Sharing Your Blessings: The Responsibility of Grace
In our culture of consumption the concept of giving anything away for free often seems unnatural. For to give something away means to lose it. If I give you ten dollars, I am ten dollars poorer. If you give me a bite of your sandwich, that means you've lost that much. To give an hour of your time volunteering at a soup kitchen is to lose one hour of your life that you will never get back. And in our self-centered society, this makes complete sense.
Yet not for the Christian—the faithful disciple of Jesus—for his world has been turned upside-down by Christ and His Gospel. What is true for Him flies in stark contrast to that which the world would hold as true.
“For it is in giving that we receive, in pardoning that we are pardoned, in dying that we are born to eternal life.”
~ St. Francis of Assisi
“For whoever wishes to save his life will lose it, but whoever loses his life for my sake will find it.”
“We even boast of our afflictions…”
“I am content with weaknesses, insults, hardships, persecutions, and constraints, for the sake of Christ; for when I am weak, then I am strong.”
To Give is to Gain
This applies even to this simple idea of giving. For to think of faith, it is received as a free gift. But when we give it away, that is, when we share our faith with others, that is when it grows. In giving it away we gain even more. Think of the classical trio of stewardship: time, talent, and treasure.
If we give our time for someone or some cause, we don’t lose hours off our lifespan, in fact we add to the quality of our life by creating precious moments for ourselves and those with whom we share of our time, which in itself is a gift. To think of the money we earn at work, we use it to provide for and care for our family and hopefully give some of it away to help others who are in need. We lose that money, but it comes and goes and often times bears fruit, is multiplied. The money or attainment of which is never an end in itself, but rather a tool through which we can give and receive blessings. Or when we think of our God-given talents, if I am naturally skilled at playing the piano, yet I never share that gift by playing for other people, than I am selfishly wasting that talent. But when it is shared, given away, then it becomes a gift to others, enriching their lives as well.
The Parable of the Talents teaches us exactly this. A man gives each of his servants some money to manage while he goes off on a trip: five, two, and one talents respectively. The first two servants multiply the money, while the other buries it out of fear of losing it. In the end the first two servants are praised and blessed with more for their good stewardship, while the other is robbed of his money and thrown out into the darkness.
“For to everyone who has, more will be given and he will grow rich; but from the one who has not, even what he has will be taken away.”
We each have received the great gift of life, of grace, of sonship, of faith. And each of these gifts comes with great responsibility. They are meant to be shared. When they are not used in a way that fulfills this purpose they begin to lose their nature as blessings. Faith diminishes, grace wanes, life fades. It is only in giving these things away that they grow and bear fruit both for us and for those who we share them with.
It’s counter-cultural as the Gospel tends to be. That’s the beauty of it.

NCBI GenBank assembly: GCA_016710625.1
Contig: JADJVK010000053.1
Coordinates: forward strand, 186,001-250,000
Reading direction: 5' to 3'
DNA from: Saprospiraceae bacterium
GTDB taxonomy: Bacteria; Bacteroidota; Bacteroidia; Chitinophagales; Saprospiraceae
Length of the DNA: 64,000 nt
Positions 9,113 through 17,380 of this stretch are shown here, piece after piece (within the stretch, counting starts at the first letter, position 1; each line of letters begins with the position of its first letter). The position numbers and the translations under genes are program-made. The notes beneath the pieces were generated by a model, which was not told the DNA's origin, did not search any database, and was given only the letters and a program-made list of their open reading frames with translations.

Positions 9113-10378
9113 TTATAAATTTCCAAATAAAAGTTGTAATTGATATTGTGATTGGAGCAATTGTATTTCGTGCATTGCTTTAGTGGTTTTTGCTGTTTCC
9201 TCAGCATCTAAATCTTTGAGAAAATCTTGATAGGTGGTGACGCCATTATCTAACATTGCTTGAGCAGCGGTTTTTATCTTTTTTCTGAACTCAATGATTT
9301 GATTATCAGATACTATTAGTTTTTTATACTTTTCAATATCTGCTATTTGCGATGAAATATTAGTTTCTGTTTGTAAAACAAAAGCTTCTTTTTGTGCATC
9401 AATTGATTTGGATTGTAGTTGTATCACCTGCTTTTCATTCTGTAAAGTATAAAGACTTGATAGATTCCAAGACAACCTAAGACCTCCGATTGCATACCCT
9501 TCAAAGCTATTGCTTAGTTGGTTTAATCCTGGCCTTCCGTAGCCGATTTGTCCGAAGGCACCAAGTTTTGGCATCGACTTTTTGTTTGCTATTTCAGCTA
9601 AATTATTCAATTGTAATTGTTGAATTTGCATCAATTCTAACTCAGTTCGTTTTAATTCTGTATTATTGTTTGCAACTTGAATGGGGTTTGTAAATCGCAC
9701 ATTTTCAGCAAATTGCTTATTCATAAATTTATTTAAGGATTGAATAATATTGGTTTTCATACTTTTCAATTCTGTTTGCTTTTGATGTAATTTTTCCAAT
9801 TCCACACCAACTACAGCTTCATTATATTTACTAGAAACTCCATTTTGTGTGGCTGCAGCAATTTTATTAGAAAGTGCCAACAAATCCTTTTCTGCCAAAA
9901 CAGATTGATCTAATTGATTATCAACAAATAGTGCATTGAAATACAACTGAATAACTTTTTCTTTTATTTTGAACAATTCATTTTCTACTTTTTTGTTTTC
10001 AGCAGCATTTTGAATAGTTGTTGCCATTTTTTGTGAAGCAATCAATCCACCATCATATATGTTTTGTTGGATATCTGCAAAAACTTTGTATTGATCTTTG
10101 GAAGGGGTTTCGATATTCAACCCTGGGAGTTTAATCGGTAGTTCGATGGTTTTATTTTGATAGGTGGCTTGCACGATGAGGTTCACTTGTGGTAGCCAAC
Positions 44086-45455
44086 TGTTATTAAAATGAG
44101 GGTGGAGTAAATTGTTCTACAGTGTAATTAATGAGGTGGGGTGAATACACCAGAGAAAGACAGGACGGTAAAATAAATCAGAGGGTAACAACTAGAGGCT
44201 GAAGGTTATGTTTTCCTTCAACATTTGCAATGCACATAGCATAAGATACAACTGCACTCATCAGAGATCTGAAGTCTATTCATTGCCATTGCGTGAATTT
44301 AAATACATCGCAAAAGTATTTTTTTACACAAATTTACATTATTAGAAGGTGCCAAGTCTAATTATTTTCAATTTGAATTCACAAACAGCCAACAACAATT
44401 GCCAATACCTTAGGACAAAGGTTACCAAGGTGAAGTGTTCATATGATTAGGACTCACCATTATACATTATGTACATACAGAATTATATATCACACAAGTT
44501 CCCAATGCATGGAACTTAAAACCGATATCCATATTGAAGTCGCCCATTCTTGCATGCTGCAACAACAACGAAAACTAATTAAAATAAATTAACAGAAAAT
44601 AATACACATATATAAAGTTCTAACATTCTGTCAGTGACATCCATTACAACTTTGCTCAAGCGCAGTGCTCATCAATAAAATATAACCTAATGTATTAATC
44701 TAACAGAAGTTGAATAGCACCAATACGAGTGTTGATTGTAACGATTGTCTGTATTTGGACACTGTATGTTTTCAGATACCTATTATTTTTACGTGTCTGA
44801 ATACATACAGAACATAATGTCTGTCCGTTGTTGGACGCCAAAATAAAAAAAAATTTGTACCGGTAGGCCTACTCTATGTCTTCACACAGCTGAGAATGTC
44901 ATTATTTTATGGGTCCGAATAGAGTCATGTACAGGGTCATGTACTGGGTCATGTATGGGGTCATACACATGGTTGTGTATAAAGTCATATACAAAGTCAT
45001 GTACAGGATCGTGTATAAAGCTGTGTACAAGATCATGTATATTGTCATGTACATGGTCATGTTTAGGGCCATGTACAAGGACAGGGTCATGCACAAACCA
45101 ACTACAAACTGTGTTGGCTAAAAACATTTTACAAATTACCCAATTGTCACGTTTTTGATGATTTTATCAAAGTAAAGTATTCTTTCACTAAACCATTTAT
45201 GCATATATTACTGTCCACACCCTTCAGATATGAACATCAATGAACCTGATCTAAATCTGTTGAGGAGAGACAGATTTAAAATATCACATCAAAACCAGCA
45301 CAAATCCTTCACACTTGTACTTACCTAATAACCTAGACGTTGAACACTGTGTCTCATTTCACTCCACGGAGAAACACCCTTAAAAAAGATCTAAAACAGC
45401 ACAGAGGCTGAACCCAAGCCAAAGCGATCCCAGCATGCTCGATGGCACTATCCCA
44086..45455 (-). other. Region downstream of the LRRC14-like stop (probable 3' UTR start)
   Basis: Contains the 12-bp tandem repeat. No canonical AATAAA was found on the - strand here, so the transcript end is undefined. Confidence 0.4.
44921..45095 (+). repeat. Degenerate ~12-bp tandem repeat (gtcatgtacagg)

Every Gift Comes with Responsibility
Since the moment of Creation, all that we have received from God, our very lives included, is grace, free, unmerited gift. We are not worthy of any of it. We have done nothing to earn it. It is all God’s grace. Yet, as we have seen, with each of these gifts comes great responsibility.
“The LORD God then took the man and settled him in the garden of Eden, to cultivate and care for it.”
Even Adam and Eve who walked “about in the garden” with the Lord (Gn 3:8) had the responsibility of cultivating and caring for the garden. It wasn’t just a paradise for them to lounge around in. The gift was the garden, but the responsibility was to care for it.
Just as a child begs and pleads for a puppy, as parents we know that along with that puppy comes the responsibility of feeding it, walking it, bathing it, and picking up after it. The kids don’t realize all this, they just want the puppy because it’s cute.
All of humanity has received the gift of free will which brings with it the responsibility to make good decisions. We are given the freedom to choose to love, for true love can never be forced. So the greatest commandment is only that, a commandment. But the decision to love God and our neighbor has to be one that we make of our own will.
The same is true with the great gift of faith. Yes, faith is a gift.
“No one can come to me unless it is granted him by my Father.”
In baptism we enter the “door of faith” and become not only followers, but sons and daughters of God. And with the gift of faith comes the responsibility to live it—to nurture that relationship and grow in it, and in so doing to share it with others. That is why for the Christian every relationship is an opportunity to lead someone into that same relationship with God. This is the responsibility of discipleship: to be a follower of Christ who leads others into that same relationship, to be disciples who make disciples. For that is the mission Jesus has given to each of us, to “make disciples of all nations” (Mt 28:19).
When we begin to see each blessing as a gift that comes with responsibility, our outlook on the world is changed. As Christians we live in gratitude for everything we’ve been given and give our very lives to share with the world each and every one of those gifts.